12. ^ Peitsch MC, Tschopp J, Jenne DE, Haefliger JA (1991). "Structural and functional characterization of complement C8 gamma, a member of the lipocalin protein family". Mol. Immunol. 28 (1): 123–131. doi:10.1016/0161-5890(91)90095-2. PMID 1707134.
  13. ^ Keen JN, Caceres I, Eliopoulos EE, Zagalsky PF, Findlay JB (1991). "Complete sequence and model for the A2 subunit of the carotenoid pigment complex, crustacyanin". Eur. J. Biochem. 197 (2): 407–417. doi:10.1111/j.1432-1033.1991.tb15925.x. PMID 2026162.
  14. ^ Newcomer ME (1993). "Structure of the epididymal retinoic acid binding protein at 2.1 A resolution". Structure. 1 (1): 7–18. doi:10.1016/0969-2126(93)90004-Z. PMID 8069623.
  15. ^ Boguski MS, Peitsch MC (1991). "The first lipocalin with enzymatic activity". Trends Biochem. Sci. 16 (10): 363. doi:10.1016/0968-0004(91)90149-P. PMID 1723819.
  16. ^ Kock K, Ahlers C, Schmale H (1994). "Structural organization of the genes for rat von Ebner's gland proteins 1 and 2 reveals their close relationship to lipocalins". Eur. J. Biochem. 221 (3): 905–916. doi:10.1111/j.1432-1033.1994.tb18806.x. PMID 7514123.
  17. ^ Morel L, Depeiges A, Dufaure JP (1993). "LESP, an androgen-regulated lizard epididymal secretory protein family identified as a new member of the lipocalin superfamily". J. Biol. Chem. 268 (14): 10274–10281. PMID 8486691.

Further reading

External links

This article incorporates text from the public domain Pfam and InterPro: IPR000566

This page is based on a Wikipedia article. The text is available under the Creative Commons Attribution/Share-Alike License.

This tab holds the annotation information that is stored in the Pfam database. As we move to using Wikipedia as our main source of annotation, the contents of this tab will be gradually replaced by the Wikipedia tab.

Lipocalin / cytosolic fatty-acid binding protein family Provide feedback

Lipocalins are transporters for small hydrophobic molecules, such as lipids, steroid hormones, bilins, and retinoids. The family also encompasses the enzyme prostaglandin D synthase ( EC: Alignment subsumes both the lipocalin and fatty acid binding protein signatures from PROSITE. This is supported on structural and functional grounds. The structure is an eight-stranded beta barrel.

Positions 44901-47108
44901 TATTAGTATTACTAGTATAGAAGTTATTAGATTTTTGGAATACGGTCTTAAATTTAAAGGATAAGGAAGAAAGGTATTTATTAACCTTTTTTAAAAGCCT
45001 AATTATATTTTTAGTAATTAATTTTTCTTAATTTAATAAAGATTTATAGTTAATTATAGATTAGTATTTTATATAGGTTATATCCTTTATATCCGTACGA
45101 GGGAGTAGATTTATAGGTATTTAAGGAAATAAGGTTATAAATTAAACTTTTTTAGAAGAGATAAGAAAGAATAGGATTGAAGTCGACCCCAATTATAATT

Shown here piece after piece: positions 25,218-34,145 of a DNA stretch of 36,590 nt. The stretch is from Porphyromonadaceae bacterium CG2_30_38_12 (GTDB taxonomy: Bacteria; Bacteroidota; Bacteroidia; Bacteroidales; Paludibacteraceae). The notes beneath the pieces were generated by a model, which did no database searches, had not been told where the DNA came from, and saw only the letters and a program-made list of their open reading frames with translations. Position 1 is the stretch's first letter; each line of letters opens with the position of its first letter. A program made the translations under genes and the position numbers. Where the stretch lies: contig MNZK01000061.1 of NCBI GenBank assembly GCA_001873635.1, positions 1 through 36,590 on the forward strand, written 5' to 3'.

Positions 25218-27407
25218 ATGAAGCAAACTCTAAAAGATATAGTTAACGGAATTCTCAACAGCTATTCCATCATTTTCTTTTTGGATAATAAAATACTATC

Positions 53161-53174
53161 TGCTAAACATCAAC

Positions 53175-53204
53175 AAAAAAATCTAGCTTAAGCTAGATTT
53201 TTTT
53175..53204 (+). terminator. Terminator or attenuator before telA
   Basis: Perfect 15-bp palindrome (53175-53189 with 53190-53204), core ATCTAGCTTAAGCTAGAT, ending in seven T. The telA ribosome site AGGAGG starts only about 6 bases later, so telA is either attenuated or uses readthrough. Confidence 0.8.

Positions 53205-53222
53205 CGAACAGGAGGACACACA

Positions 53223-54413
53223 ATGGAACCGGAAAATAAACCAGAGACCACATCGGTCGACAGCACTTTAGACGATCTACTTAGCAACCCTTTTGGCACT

Internal database links

External database links

This tab holds annotation information from the InterPro database.

InterPro entry IPR000566

Proteins which transport small hydrophobic molecules such as steroids, bilins, retinoids, and lipids share limited regions of sequence homology and a common tertiary structure architecture [ PUBMED:3622999 , PUBMED:1608945 , PUBMED:2217163 , PUBMED:7684291 , PUBMED:3238752 ]. This is an eight stranded antiparallel beta-barrel with a repeated + 1 topology enclosing a internal ligand binding site [ PUBMED:7684291 , PUBMED:2217163 ]. The name 'lipocalin' has been proposed [ PUBMED:3622999 ] for this protein family, but cytosolic fatty-acid binding proteins are also included. The sequences of most members of the family, the core or kernal lipocalins, are characterised by three short conserved stretches of residues, while others, the outlier lipocalin group, share only one or two of these [ PUBMED:1834059 , PUBMED:7684291 ]. Proteins known to belong to this family include alpha-1-microglobulin (protein HC); alpha-1-acid glycoprotein (orosomucoid) [ PUBMED:3064105 ]; aphrodisin; apolipoprotein D; beta-lactoglobulin; complement component C8 gamma chain [ PUBMED:1707134 ]; crustacyanin [ PUBMED:2026162 ]; epididymal-retinoic acid binding protein (E-RABP) [ PUBMED:8069623 ]; insectacyanin; odorant-binding protein (OBP); human pregnancy-associated endometrial alpha-2 globulin; probasin (PB), a rat prostatic protein; prostaglandin D synthase ( EC ) [ PUBMED:1723819 ]; purpurin; Von Ebner's gland protein (VEGP) [ PUBMED:7514123 ]; and lizard epididymal secretory protein IV (LESP IV) [ PUBMED:8486691 ].

Domain organisation

Below is a listing of the unique domain organisations or architectures in which this domain is found. More...

Loading domain graphics...

Pfam Clan


We store a range of different sequence alignments for families. As well as the seed alignment from which the family is built, we provide the full alignment, generated by searching the sequence database (reference proteomes) using the family HMM. We also generate alignments using four representative proteomes (RP) sets and the UniProtKB sequence database. More...

View options